June 2, 2020, Israel
Pain; many adjectives can be used to describe it. A physical therapist will ask that absurd question, on a scale of one to ten how much does it hurt? Can you really quantify pain? Can you quantify hunger? All we know is we feel pain and we want it to end. Each person has a different threshold of pain but no words can fully capture the feeling.
However if you can take the edge off the pain, reduce it just a little, you will have gained a world of opportunities. No matter how great the pain, a little lessening of it gives us a feeling of hope, of escape. This is our opportunity. There will be no conflict without pain. There is no life without pain. You are born in your pain and most likely you will die in pain, and in between you will certainly experience your fair share of pain.
But if we can take the edge of the pain, that is why people drink, or take drugs, it does not solve the problem but it takes the edge off the pain, if only for a moment. That will not be our solution however.
Each blog I write has a point of inspiration, something, a comment, an incident, something I read or a distant memory that will trigger a blog.
I arrive at the train station, West 54th street, Manhattan, New York City. I get off the train, I can hardly contain my excitement. I quickly, briskly, practically running, go up the stairs and reach street level. I am almost there. I enter the building 350 West 54th Street. I see the doorman and proudly announce, "I am Moshe Katz, here to see Esther and Sylvia Katz, apartment 9J please".
I wait patiently for what seems like a long time. He calls. "Yes, approved, you can go up, first elevator on the left". The elevator trip seems to take forever. I get off at the 9th floor, get out and turn to my right. There at the end of the hallway are two of the most beautiful women in the world, my dear aunts Esther and Sylvia, sisters of my late grandfather Moe Katz of blessed memory, whom I never met. I am careful not to run. They are standing outside their door, as always, waiting for me. Two beautiful elderly women. As I enter the apartment they say, "sit down, lunch will be ready soon, but first a little something to take the edge off the hunger, you must be hungry now."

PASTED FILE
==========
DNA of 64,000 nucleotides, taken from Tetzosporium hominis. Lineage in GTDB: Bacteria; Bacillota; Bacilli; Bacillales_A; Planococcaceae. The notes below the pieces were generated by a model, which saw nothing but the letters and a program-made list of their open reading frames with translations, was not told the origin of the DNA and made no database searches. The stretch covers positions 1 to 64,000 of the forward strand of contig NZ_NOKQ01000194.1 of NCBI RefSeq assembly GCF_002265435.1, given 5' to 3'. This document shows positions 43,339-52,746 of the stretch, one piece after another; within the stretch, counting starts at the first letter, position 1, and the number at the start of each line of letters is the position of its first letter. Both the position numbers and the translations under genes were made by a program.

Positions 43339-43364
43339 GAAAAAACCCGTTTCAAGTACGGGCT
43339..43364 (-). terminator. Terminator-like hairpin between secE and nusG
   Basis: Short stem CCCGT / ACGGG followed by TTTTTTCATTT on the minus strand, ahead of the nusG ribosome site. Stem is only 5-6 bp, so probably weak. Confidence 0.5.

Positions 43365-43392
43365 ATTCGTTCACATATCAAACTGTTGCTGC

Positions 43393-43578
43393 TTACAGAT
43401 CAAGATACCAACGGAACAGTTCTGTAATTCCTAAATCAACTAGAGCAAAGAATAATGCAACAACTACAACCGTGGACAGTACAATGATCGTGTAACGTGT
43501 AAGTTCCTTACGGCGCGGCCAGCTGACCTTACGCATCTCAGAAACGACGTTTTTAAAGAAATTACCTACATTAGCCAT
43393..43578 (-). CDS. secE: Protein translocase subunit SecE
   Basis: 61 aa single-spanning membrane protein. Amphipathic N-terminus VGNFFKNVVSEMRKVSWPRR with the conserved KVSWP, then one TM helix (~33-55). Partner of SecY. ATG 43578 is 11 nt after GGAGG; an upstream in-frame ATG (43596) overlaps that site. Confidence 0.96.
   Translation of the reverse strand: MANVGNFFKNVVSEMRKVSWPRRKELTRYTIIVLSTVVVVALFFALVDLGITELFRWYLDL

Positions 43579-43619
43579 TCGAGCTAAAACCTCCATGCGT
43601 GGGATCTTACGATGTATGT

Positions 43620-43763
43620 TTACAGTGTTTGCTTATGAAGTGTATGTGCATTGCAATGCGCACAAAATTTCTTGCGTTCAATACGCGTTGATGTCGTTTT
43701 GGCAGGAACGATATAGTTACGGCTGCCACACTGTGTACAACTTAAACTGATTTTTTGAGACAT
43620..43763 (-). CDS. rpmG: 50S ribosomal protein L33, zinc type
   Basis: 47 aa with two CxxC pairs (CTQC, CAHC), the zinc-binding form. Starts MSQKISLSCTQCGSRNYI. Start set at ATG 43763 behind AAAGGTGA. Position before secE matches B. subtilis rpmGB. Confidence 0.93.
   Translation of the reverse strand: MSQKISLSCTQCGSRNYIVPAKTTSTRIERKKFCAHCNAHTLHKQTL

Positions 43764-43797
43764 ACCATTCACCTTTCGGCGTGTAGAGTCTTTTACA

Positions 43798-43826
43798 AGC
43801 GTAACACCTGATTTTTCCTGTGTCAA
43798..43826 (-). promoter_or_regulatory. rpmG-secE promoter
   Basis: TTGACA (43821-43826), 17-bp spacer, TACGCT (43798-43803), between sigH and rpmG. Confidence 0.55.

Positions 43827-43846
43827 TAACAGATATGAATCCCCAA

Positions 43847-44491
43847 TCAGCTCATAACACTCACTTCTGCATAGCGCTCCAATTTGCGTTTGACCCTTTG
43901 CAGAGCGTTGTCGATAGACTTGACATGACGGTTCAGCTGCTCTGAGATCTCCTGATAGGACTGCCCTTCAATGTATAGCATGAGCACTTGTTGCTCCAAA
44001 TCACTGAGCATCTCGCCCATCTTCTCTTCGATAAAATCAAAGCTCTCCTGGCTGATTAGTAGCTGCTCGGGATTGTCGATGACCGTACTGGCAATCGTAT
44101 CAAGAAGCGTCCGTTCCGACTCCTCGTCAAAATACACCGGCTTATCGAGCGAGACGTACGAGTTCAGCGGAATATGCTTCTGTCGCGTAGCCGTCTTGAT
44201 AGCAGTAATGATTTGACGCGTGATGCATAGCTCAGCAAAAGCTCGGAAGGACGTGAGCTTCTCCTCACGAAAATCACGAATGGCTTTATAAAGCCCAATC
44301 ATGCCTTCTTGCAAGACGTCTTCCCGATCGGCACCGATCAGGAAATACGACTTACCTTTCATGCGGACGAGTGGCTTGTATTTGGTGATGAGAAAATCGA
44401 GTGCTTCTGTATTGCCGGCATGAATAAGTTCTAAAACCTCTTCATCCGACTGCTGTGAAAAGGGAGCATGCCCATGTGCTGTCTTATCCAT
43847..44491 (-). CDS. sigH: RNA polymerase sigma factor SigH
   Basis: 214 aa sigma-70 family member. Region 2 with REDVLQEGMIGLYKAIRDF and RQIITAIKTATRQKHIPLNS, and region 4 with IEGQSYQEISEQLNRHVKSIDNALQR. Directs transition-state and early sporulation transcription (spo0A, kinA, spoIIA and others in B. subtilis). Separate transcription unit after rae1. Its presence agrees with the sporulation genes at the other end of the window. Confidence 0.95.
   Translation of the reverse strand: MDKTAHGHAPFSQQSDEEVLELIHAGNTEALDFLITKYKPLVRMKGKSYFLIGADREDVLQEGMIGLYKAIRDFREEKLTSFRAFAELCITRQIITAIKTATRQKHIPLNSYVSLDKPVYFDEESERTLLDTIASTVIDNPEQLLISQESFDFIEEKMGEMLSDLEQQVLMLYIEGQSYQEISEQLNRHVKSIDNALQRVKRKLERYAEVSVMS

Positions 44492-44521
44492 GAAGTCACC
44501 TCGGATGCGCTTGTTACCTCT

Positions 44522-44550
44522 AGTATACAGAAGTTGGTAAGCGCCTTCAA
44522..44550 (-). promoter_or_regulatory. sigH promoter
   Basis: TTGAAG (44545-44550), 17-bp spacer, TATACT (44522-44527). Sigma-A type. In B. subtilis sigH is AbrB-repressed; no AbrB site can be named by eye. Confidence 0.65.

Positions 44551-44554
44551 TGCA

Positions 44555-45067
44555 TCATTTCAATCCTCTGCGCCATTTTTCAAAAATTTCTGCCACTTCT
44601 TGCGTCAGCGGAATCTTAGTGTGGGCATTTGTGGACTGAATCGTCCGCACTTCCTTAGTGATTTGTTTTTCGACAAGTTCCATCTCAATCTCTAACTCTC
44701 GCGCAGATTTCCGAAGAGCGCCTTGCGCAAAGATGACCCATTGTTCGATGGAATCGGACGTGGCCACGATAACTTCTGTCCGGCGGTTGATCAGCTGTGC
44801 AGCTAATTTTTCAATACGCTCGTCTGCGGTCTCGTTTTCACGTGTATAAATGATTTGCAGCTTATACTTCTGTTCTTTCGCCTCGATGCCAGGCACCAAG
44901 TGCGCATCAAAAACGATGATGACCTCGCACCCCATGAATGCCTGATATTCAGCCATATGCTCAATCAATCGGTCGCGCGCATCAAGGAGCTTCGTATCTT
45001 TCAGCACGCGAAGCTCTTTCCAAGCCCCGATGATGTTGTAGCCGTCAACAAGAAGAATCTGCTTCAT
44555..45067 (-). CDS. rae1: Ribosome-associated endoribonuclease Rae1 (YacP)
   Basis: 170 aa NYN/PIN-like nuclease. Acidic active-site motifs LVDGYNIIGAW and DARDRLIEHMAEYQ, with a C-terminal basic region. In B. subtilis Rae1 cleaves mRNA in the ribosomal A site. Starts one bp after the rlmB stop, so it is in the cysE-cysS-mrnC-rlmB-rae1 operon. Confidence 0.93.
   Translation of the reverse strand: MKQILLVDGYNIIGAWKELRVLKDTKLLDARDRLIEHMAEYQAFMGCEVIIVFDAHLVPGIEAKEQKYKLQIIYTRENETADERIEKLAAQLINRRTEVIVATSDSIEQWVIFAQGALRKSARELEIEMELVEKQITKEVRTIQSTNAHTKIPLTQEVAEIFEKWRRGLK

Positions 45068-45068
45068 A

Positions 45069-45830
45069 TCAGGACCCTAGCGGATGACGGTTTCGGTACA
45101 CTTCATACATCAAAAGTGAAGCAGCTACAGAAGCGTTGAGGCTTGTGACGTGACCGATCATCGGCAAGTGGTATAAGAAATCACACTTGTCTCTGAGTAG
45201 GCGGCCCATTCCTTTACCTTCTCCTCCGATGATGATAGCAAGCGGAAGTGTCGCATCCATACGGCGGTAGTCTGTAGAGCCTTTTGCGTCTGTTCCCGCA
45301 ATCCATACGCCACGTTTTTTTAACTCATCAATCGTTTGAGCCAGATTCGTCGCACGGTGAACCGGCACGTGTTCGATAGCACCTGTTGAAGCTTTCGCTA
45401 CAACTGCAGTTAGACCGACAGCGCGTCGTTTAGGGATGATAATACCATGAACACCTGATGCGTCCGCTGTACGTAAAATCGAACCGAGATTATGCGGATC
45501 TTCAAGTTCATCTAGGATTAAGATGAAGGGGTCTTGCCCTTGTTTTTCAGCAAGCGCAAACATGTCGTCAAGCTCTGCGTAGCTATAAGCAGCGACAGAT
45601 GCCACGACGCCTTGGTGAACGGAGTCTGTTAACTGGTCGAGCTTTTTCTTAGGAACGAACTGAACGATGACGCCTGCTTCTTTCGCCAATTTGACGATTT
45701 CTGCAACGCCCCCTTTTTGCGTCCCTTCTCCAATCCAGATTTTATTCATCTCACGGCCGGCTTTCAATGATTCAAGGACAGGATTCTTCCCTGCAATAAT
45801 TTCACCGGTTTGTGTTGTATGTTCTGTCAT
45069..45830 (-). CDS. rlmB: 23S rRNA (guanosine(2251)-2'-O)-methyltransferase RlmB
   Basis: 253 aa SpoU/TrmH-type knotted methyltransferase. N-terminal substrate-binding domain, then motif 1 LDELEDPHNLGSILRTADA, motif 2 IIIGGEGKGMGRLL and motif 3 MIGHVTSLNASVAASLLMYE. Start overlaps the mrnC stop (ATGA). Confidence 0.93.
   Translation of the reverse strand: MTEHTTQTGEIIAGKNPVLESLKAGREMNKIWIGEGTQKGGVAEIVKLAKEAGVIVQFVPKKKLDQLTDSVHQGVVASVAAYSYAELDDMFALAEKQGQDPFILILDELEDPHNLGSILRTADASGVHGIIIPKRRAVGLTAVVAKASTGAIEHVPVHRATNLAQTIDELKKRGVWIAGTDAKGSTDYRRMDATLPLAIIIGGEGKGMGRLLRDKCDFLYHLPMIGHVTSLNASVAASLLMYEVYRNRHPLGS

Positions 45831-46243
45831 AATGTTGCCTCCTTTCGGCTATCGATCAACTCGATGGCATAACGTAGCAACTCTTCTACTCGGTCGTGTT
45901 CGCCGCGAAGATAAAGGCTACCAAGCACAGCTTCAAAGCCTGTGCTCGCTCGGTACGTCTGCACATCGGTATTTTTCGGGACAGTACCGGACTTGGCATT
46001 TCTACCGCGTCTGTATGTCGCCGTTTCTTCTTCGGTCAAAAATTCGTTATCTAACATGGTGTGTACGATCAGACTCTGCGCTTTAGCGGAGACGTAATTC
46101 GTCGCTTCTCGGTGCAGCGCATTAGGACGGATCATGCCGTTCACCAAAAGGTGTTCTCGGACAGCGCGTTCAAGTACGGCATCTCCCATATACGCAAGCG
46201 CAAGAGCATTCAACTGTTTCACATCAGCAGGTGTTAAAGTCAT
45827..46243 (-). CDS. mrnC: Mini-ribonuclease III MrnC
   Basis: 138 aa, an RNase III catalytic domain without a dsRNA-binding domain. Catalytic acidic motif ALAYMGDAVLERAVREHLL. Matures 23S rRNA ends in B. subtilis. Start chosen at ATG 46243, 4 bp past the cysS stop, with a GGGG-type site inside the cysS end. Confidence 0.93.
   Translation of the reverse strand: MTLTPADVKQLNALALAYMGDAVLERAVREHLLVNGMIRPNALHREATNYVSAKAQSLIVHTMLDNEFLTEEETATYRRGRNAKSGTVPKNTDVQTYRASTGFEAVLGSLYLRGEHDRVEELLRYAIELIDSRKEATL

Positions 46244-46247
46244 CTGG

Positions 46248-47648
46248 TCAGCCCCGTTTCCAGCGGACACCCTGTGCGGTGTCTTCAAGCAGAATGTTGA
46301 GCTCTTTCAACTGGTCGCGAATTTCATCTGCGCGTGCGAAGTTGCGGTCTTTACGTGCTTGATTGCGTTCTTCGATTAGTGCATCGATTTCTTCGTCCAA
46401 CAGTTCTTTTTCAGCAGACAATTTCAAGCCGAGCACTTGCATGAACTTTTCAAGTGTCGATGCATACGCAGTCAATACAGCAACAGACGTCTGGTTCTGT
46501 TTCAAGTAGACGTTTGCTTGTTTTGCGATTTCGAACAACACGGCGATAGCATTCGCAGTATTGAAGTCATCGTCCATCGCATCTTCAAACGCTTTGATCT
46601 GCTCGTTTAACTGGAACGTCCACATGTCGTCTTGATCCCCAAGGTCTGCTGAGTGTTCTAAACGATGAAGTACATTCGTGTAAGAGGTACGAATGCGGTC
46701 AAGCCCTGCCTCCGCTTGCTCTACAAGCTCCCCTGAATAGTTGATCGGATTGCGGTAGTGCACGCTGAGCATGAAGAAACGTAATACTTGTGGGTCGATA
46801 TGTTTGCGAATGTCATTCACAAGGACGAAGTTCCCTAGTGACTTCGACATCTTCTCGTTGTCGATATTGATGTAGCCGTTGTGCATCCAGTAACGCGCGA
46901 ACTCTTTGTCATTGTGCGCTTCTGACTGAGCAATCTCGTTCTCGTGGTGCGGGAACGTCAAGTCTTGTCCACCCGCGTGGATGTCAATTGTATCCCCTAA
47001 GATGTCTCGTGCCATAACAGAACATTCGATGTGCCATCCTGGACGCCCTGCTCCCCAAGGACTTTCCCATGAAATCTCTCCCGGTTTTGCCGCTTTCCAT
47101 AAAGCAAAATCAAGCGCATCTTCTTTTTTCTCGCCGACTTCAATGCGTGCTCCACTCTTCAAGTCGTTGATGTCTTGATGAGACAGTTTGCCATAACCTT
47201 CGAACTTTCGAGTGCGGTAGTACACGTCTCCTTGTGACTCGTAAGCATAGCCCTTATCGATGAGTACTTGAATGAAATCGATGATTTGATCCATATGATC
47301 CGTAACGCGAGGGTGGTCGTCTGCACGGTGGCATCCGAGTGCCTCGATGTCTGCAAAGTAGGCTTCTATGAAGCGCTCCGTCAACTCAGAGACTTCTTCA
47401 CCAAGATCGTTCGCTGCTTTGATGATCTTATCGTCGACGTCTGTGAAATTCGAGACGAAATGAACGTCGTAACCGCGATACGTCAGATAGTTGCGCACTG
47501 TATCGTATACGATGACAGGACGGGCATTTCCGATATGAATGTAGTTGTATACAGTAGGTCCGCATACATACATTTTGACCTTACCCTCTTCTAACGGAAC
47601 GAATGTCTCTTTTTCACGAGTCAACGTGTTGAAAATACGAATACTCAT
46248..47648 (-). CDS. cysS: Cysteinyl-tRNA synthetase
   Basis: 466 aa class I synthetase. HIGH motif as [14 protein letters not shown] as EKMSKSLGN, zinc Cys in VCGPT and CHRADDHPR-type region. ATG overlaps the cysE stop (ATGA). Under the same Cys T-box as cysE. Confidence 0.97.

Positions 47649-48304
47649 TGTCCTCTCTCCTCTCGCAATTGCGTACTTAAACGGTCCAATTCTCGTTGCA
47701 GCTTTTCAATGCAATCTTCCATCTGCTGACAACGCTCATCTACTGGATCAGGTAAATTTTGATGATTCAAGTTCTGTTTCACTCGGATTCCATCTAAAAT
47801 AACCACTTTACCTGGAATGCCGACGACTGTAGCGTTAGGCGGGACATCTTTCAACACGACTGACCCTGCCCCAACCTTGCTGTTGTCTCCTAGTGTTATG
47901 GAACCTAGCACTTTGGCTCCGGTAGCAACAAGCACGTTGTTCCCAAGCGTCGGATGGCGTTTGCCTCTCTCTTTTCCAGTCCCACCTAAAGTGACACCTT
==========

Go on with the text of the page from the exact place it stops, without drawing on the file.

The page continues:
It has been many years since my dear aunts left this world and that trek to Manhattan is now only a memory, but that expression is always with me. Take the edge of the hunger.
Of course I was never starving but the point is their care, you must be hungry, before we sit and begin our visit you must eat something so that you wont' have hunger pangs. Once the edge of hunger is gone we can enjoy the conversation while lunch is warming up.
One of my aunts would go into the kitchen while the other would sit me. And the rest was magic.
I apply this concept to our Krav Maga training and as such perhaps dear Esther and Sylvia play a part in IKI, although to be honest they never understood my interest in martial arts. When I told them about my black belt they wondered why I was so excited about my new belt and why I kept telling them of its color. Does not matter.
With our Krav Maga defense we do not intend to take away all the pain. This is not a martial arts movie where the hero turns his opponents into pretzels or does other ridiculous stunts. My goal in teaching is to do what dear Aunts Esther and Sylvia taught me, just to take the edge of the pain, the hunger. The full lunch will be here soon.
We teach simple blocks that everyone can do, under stress, in a real situation. We teach basics. Once someone has become familiar with the basics, this is called Taking the Edge off the Hunger. Now you can follow up with the main meal, now we teach counter attacks that can incapacitate your opponent as need be. Our expectations are realistic, take the edge off the pain, block the main trust of the attack, take away the impact of the blow, reduce the power of the attack against you, that is the edge of pain. Now we can counter, now you have your main meal ready to served.
Krav Maga is for everyone, even a couple of old ladies living alone on the 9th floor. It is for them that we must train.
Dear Aunt Esther and Aunt Sylvia may never have understood what a black belt is but they understood life, they cared, they wanted to take the edge of the hunger. Their memory lives within me.
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